In this article we try to disentangle the constraints between traditional lines of political polarization (left-right placement) and newer distinctions (materialist/postmaterialist values) among mass publics. It is shown that voting or party preference is most clearly related to the left-right placement of the respondents. However, this placement is directly and strongly dependent on the materialist/postmaterialist orientation, while background variables like education, income and age are linked to voting via this value orientation. The materialist/postmaterialist orientation appears to be the present-day interpretation of the dominant political conflict in advanced industrial society. Although alignments and orientations count for a substantive part of the variance in voting, the power of these models to predict the actual vote of people turns out to be rather poor.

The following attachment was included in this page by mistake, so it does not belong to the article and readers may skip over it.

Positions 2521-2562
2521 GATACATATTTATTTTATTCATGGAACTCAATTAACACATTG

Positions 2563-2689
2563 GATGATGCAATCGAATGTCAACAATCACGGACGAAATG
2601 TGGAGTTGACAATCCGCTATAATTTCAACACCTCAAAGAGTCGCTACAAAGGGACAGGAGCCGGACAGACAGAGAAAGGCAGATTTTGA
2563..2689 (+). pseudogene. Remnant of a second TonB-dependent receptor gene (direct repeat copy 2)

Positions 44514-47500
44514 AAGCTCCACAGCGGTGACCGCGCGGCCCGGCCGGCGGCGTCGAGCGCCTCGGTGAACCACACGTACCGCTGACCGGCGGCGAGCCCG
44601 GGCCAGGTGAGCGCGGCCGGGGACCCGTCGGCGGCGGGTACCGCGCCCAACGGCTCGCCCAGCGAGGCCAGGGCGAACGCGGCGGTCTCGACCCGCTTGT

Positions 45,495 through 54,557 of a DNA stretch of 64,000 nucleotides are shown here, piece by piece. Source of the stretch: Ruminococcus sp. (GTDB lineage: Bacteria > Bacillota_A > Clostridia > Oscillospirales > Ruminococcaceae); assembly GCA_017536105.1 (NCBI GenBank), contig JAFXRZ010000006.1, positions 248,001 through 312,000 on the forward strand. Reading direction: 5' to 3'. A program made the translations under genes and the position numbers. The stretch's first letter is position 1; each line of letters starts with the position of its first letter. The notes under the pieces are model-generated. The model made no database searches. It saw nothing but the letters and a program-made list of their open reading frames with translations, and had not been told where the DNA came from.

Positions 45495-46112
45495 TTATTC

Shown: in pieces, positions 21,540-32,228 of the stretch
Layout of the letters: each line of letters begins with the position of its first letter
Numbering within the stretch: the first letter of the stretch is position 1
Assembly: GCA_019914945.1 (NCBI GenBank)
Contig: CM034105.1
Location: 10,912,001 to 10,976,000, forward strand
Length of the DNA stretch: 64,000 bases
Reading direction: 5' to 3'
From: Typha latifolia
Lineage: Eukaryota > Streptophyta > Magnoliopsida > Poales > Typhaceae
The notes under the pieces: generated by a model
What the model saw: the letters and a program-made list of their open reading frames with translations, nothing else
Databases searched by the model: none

|Journal||European journal of political research|
|Publication status||Published - 1989|